Soy sauce braised pork (a.k.a. lo bak,  le dao yu,  dao yu bak, etc.)

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Every Chinese family has their own version of (and so it seems, a different name for) this dish. Merla used to make it with “san zhen bak,” three layered pork, which we call pork belly. But over the years, health concerns came to the forefront and she now prefers to use leaner cuts of meat. Instead of salty soy sauce, my mom used to add Indonesian sweet soy sauce and hard boiled eggs to the mix. My point is, let your creative juices flow, substitute beef, chicken or other cuts of pork, as well as vegetables.  

 

Active time: 15 minutes

Makes: 6-8 servings

 

1 tablespoon vegetable oil

1 tablespoon sugar

1-1/2 pounds pork butt, cut into 1-inch cubes

1/2″ ginger root, peeled and sliced into thin coins

3/4 cup chicken stock

1/4 cup soy sauce

1 tablespoon Chinese wine or sherry

2 whole star anise (optional)

2 bay leaves (optional)

White pepper to taste

 

In a medium pot, heat oil over medium heat for about a minute (you want it hot but not smoking)and add sugar. Stir until sugar melts and brown globules form. Add pork and ginger and stir fry until no longer pink, about 4 to 5 minutes. Add the rest of the ingredients and bring to a boil. Reduce heat and simmer for 1 hour or until meat is very tender. Taste and adjust seasonings. Serve hot over rice.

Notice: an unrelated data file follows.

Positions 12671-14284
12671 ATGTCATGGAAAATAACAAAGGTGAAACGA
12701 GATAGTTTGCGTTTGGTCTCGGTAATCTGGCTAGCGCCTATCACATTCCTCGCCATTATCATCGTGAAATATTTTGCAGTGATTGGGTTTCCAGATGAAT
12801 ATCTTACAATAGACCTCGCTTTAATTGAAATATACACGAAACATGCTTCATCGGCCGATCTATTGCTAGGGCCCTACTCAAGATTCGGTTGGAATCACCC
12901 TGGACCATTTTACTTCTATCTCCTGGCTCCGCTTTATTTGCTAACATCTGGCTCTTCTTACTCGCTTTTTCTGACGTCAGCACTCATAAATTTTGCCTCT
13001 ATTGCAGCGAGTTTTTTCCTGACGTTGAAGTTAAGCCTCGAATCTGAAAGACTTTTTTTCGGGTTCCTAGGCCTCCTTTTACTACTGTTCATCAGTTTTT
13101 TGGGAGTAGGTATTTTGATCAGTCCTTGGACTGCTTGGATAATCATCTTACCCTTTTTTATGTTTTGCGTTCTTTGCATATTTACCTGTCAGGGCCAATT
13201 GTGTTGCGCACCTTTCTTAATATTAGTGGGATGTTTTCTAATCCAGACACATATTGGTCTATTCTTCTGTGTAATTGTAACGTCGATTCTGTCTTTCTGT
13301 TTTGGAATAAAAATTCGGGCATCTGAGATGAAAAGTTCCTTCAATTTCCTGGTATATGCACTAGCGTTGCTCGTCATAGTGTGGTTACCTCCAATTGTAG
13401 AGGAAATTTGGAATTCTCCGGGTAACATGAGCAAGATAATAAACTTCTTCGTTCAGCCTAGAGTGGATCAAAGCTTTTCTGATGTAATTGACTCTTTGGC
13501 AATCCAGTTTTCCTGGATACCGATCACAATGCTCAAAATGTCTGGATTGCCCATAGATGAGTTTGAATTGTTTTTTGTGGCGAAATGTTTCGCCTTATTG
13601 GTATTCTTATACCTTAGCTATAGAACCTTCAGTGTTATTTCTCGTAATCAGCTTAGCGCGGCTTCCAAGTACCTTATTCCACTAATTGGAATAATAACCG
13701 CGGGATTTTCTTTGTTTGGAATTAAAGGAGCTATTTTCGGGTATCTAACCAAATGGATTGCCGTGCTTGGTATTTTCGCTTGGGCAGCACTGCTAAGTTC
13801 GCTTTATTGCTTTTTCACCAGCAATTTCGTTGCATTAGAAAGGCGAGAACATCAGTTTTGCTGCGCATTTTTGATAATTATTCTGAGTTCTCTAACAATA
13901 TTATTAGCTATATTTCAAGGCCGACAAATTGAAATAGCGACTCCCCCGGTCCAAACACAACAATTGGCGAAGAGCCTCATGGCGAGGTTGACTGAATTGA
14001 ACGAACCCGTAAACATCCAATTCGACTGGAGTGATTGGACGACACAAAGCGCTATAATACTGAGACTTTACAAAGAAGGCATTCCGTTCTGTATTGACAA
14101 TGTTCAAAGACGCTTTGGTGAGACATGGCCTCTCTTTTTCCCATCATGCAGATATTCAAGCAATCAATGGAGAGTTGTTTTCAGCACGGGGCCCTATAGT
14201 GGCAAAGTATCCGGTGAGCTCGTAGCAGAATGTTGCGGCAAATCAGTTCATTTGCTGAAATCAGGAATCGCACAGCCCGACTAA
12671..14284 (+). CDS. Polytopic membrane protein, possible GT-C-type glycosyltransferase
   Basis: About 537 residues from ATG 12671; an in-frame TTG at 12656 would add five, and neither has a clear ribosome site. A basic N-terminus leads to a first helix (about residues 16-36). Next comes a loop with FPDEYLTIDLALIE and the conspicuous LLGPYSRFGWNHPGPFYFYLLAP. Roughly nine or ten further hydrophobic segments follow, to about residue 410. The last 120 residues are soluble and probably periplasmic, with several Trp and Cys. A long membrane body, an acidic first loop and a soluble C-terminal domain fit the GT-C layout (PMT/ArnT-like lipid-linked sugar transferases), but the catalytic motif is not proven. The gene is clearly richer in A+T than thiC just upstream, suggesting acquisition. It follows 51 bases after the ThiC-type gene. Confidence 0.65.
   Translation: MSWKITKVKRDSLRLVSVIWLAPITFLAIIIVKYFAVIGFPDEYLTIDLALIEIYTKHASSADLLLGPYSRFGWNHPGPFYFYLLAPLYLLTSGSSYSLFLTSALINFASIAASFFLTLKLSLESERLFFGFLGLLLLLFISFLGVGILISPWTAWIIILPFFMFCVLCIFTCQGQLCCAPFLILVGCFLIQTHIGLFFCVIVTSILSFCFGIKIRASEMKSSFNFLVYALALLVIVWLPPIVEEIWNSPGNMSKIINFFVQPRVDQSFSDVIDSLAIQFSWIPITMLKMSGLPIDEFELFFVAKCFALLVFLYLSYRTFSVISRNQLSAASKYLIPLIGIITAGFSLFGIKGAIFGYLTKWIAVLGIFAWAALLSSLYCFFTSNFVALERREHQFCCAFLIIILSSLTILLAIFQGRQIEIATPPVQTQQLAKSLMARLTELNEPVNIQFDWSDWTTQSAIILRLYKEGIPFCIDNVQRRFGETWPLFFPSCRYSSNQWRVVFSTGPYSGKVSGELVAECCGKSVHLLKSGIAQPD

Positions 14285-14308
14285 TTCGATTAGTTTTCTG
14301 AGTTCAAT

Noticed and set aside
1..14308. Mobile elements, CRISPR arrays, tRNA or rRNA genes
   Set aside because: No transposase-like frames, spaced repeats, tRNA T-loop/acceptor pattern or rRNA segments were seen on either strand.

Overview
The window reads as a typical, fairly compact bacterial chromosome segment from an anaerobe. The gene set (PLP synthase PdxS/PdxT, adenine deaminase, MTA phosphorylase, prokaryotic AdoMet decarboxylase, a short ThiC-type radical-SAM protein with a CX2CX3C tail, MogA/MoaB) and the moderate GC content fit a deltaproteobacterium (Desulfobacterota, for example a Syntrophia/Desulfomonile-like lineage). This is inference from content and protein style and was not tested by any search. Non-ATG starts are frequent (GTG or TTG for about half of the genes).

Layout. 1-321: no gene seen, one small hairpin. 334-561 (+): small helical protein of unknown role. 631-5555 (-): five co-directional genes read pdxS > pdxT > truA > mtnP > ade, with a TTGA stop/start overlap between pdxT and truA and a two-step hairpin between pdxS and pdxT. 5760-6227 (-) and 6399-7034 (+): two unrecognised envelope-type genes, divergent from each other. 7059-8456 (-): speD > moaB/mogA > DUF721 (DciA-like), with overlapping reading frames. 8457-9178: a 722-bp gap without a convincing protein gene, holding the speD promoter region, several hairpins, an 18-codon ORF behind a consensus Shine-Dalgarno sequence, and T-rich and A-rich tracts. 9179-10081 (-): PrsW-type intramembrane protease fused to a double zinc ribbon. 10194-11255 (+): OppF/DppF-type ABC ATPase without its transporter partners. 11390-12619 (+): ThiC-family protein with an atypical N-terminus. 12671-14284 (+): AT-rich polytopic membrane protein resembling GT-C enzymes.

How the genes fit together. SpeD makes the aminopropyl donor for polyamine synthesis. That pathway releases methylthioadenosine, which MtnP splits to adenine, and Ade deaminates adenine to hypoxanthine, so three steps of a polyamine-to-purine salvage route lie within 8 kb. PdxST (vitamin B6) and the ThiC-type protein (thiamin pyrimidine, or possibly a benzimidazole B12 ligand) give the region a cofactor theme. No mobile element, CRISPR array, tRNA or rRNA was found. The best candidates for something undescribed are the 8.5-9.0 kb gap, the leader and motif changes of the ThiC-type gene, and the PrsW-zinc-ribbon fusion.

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13 Comments leave one →
  1. April 29, 2014 10:25 pm

    Oh my goodness! Awesome article dude! Many thanks, However
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    Thanx!!

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  3. November 7, 2007 9:11 am

    Robyn, thanks for the tip! I’m always on the lookout for new food writing to savor.

  4. November 1, 2007 6:08 pm

    Pat – have a look at any and all books by Doreen Fernandez, if you haven’t already, for info on Philippine cuisine and exquisite writing! I esp. like ‘Sarap’ and ‘Palayok’.

  5. November 1, 2007 8:20 am

    Very interesting dish. Of course, my tastes lean more towards adobo (I do use a bit of soy), but I wonder how it tastes without the vinegar and with the addition of the star anise. It looks very good.

  6. October 31, 2007 9:29 pm

    Hi Robyn,

    You’ve brought up an interesting point. Thanks for clarifying this. I’ve come across several adobo recipes in old cookbooks that don’t use any soy sauce at all. And one grandma I talked to says she only uses a dash of it “just for the color.” The addition of soy sauce is likely a later Chinese influence and in “Memories of Philippine Kitchens” by Amy Besa and Romy Dorotan, adobo is considered a “food that was always ours.”

  7. October 31, 2007 6:35 pm

    >>Merla points out that the famous Filipino dish, adobo, is a variation on this Chinese meat and soy sauce dish.<<

    Hmmm…. I think some Pinoys might disagree. A ‘true’ adobo (which is hard to find these days, even in the Philippines) has no soy at all; the meat obtains its color and flavor by cooking slowly in its own fat. Slow-cooking (with or without vinegar – think Sumatran rendang) was very likely a way of preserving in the Philippines (and other parts of Southeast Asia) that owes nothing to Chinese culinary influence.

    But culinary history aside – is there anyone who doesn’t love a great red-cooked meat dish? ;-)